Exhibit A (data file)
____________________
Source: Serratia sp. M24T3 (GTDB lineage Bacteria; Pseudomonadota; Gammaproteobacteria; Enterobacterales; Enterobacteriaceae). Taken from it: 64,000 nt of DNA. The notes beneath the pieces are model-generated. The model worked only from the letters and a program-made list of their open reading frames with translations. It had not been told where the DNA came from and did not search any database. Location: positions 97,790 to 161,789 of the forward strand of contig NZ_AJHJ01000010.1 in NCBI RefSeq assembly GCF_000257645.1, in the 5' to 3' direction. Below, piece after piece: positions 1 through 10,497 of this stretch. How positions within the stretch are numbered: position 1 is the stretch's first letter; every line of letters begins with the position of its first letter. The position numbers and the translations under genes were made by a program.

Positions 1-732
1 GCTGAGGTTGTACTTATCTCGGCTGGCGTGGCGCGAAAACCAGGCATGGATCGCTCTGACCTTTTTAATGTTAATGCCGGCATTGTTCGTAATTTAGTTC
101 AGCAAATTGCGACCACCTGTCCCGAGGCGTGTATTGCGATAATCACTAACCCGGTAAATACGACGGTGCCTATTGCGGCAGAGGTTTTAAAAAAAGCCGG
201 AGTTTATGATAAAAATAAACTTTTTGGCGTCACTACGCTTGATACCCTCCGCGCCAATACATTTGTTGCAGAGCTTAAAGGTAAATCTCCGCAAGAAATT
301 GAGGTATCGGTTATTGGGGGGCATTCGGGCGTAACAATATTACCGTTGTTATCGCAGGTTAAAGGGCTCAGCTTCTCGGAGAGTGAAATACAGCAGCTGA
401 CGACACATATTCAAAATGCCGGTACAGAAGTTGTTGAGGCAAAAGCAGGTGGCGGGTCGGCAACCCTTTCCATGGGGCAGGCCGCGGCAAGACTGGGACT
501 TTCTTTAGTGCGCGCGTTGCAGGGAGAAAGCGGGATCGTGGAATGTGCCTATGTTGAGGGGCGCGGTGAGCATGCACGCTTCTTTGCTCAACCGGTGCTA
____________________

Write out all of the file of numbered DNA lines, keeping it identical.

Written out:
Source: Serratia sp. M24T3 (GTDB lineage Bacteria; Pseudomonadota; Gammaproteobacteria; Enterobacterales; Enterobacteriaceae). Taken from it: 64,000 nt of DNA. The notes beneath the pieces are model-generated. The model worked only from the letters and a program-made list of their open reading frames with translations. It had not been told where the DNA came from and did not search any database. Location: positions 97,790 to 161,789 of the forward strand of contig NZ_AJHJ01000010.1 in NCBI RefSeq assembly GCF_000257645.1, in the 5' to 3' direction. Below, piece after piece: positions 1 through 10,497 of this stretch. How positions within the stretch are numbered: position 1 is the stretch's first letter; every line of letters begins with the position of its first letter. The position numbers and the translations under genes were made by a program.

Positions 1-732
1 GCTGAGGTTGTACTTATCTCGGCTGGCGTGGCGCGAAAACCAGGCATGGATCGCTCTGACCTTTTTAATGTTAATGCCGGCATTGTTCGTAATTTAGTTC
101 AGCAAATTGCGACCACCTGTCCCGAGGCGTGTATTGCGATAATCACTAACCCGGTAAATACGACGGTGCCTATTGCGGCAGAGGTTTTAAAAAAAGCCGG
201 AGTTTATGATAAAAATAAACTTTTTGGCGTCACTACGCTTGATACCCTCCGCGCCAATACATTTGTTGCAGAGCTTAAAGGTAAATCTCCGCAAGAAATT
301 GAGGTATCGGTTATTGGGGGGCATTCGGGCGTAACAATATTACCGTTGTTATCGCAGGTTAAAGGGCTCAGCTTCTCGGAGAGTGAAATACAGCAGCTGA
401 CGACACATATTCAAAATGCCGGTACAGAAGTTGTTGAGGCAAAAGCAGGTGGCGGGTCGGCAACCCTTTCCATGGGGCAGGCCGCGGCAAGACTGGGACT
501 TTCTTTAGTGCGCGCGTTGCAGGGAGAAAGCGGGATCGTGGAATGTGCCTATGTTGAGGGGCGCGGTGAGCATGCACGCTTCTTTGCTCAACCGGTGCTA